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Cage fisheries bow out for sake of environment

By WANG XIAOYU in Beijing and YANG JUN in Guiyang | China Daily| Updated: 2020-12-08 Print

Fisherman Fan Fangzhuo said raising and harvesting fish in net cages drifting in natural waters was lucrative but had always nudged his conscience.

Like hundreds of thousands of fishermen in Guizhou province, Fan had utilized such buoyant apparatuses to scale up fishery production and income in the Qingshui River in his hometown of Jinping county.

"We flocked to buy and install net cages in waterways in the past. My net cages used to cover more than 60,000 square meters of waterway," he said. "I earned a lot but also felt like I had committed a crime against the environment."

Cage aquaculture was detrimental to the Guizhou water ecosystem because unregulated installation of net grids congested waterways and led to a phenomenon called eutrophication, which occurs when excess nutrients from residues of fish feed and excrement cause algae to bloom and block out sunlight below the water's surface.

Veteran tour boat driver Luo Qian in Xingyi city's Wanfeng Lake can still recall how painful it was to navigate through a thicket of net cages submerged in turbid waters.

"They were everywhere on the river surface. I had to be extremely careful to avoid bumping into them," he said. "Many tourists had arrived with high hopes of seeing Guizhou's picturesque landscape but ended up feeling disappointed," he said.

The issue prompted local authorities to dismantle net cages as early as 2016. About a year later, the provincial government accelerated efforts to eliminate cage aquaculture in all natural waters across Guizhou.

Also in 2017, Guizhou became one of the three provinces shortlisted by China's central government as pilot zones for ecological conservation. Guizhou, along with Fujian and Jiangxi provinces, are tasked with exploring comprehensive and effective ways to improve natural environments while creating new engines for green development.

Officials in Guizhou said the livelihoods of fishermen such as Fan, who had to abandon their main source of income, and the restoration of the pristine river ecosystem in lakes are equally important.

Jiang Kai, an official at Xingyi's Nanpanjiang township, said: "The core issue was that most net cages were placed in the water by fishermen. For them, taking them down means no income."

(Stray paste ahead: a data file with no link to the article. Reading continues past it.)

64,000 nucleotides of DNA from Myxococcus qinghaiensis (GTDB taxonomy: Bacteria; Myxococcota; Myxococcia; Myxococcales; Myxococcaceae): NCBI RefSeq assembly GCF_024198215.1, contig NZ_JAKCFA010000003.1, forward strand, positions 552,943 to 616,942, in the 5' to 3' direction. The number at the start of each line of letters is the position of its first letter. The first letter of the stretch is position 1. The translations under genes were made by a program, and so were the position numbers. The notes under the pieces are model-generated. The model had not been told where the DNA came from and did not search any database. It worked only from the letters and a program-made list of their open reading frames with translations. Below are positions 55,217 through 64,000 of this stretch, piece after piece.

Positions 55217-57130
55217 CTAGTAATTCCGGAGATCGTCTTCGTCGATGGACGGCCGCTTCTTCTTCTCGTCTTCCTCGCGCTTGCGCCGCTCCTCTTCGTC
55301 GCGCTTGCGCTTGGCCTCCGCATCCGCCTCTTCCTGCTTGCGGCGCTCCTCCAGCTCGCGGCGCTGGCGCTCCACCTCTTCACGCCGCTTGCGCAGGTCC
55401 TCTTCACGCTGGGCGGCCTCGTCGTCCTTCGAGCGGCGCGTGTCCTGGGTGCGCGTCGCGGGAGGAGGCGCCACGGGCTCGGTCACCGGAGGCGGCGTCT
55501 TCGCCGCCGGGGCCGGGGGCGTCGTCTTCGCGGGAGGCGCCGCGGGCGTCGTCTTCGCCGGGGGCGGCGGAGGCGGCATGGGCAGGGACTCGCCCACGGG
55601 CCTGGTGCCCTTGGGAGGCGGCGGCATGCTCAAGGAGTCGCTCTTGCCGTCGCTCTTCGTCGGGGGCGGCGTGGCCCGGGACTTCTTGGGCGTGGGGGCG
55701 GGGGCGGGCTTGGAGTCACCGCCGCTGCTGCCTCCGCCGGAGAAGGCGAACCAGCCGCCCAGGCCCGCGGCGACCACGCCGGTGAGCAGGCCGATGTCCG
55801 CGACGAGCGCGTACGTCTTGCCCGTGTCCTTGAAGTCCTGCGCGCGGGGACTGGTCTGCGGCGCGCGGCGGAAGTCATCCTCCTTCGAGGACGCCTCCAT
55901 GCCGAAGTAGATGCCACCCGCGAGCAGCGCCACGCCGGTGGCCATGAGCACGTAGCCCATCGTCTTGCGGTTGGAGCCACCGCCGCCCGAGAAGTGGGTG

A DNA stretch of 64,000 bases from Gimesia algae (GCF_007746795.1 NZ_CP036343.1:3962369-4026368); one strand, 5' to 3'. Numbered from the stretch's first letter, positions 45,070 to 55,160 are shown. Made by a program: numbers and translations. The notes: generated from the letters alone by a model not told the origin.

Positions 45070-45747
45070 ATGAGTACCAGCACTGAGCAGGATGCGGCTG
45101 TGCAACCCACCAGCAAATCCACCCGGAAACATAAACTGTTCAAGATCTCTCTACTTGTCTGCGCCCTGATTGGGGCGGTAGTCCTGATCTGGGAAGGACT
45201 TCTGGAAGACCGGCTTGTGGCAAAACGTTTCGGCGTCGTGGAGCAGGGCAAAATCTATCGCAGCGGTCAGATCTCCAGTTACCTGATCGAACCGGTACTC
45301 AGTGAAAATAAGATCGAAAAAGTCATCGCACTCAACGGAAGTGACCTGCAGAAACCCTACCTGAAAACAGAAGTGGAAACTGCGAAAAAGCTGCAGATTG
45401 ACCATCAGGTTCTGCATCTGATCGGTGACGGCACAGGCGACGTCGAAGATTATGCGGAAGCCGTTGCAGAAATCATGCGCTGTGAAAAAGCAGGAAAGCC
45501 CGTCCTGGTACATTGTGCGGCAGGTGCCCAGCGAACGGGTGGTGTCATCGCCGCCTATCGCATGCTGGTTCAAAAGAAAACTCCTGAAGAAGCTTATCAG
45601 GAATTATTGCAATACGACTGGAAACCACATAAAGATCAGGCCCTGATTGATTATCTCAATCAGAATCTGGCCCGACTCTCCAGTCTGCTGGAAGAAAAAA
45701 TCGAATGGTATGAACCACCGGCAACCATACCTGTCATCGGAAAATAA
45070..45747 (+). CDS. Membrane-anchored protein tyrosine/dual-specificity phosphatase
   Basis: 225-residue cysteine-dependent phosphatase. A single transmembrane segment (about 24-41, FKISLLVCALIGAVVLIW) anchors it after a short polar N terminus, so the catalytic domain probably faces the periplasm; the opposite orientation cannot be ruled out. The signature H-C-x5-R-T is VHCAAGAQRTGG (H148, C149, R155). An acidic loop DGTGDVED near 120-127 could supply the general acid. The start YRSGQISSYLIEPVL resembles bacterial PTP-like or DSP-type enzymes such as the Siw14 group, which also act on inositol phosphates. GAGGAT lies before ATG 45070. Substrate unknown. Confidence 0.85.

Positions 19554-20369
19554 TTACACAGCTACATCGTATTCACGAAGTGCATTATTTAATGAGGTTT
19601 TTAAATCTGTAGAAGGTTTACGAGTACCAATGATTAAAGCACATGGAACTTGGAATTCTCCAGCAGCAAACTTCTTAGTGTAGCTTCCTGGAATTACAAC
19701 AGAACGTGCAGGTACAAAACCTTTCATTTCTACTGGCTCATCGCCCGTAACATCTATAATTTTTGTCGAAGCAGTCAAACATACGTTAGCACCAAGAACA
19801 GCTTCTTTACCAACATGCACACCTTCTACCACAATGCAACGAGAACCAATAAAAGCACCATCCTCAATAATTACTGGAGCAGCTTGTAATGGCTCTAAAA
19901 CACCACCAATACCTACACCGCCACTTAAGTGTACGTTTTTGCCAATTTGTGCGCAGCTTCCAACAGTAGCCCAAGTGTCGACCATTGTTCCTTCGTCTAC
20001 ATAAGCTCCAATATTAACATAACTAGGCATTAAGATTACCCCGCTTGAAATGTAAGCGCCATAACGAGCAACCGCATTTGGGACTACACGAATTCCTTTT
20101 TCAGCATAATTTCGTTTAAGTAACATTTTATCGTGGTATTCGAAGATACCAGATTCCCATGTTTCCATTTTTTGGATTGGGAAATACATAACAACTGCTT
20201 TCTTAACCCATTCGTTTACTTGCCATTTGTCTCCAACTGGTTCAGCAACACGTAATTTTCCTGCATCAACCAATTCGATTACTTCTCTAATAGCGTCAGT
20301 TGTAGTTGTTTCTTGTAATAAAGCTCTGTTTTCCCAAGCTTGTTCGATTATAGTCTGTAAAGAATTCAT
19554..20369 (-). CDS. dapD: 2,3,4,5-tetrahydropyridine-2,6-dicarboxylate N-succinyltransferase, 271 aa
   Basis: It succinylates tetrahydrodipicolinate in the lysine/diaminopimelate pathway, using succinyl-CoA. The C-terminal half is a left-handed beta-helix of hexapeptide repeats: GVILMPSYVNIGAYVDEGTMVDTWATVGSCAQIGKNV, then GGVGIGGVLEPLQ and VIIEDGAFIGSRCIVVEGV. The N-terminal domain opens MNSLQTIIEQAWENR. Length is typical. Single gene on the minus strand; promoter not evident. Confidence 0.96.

To buffer the impact on fishermen's lives, Jiang said, people affected received 20 yuan ($3) for each square meter of net cages being torn down. In 2018, a State-owned company was established to handle the fish in any remaining nets.

Meanwhile, excess labor from the fishery industry was diverted into new sectors that local authorities had encouraged to supplement the local economy, such as tourism and regulated in-land fisheries.

These efforts eventually paid off. Better incomes, higher business incentives and a visibly improved local environment attracted more people who used to make a living with net cages to change their ways. By the end of 2018, such fisheries in Nanpanjiang became part of history.

Across Guizhou, about 2,240 hectares of waters once used for cage aquaculture had been recovered as of September, and nearly 1.8 billion yuan in subsidies were committed to the campaign, the provincial government said.

The effect on water quality has been significant. From January to June, about 98 percent of the water in Guizhou was deemed in good condition, an increase of 3.3 percentage points from the same period in 2017.

Luo, the boat driver, compared sailing on the Wanfeng now to zipping through a highway.

"The lake is very clean now, and it's a delight to drive around," he said. "I hope water pollution will never occur again and that the lake can be as beautiful as it is now forever."

Offshore, uprooting cage aquaculture also served as a catalyst for local residents to seek opportunities in environment-friendly industries.

Fan, in Jinping county, was one of the first villagers to decide to pivot to factory fish farms. He had received 2 million yuan in subsidies for his expansive net grids, which helped him to rent a larger plant. Last year, total sales of his new business reached more than 600,000 yuan.

Fan has also started a breeding cooperative that enlisted 54 impoverished households in the county.

"The environment here is getting better and better, and villagers have started different careers," he said. "It's a win-win situation for both ecology and economy."

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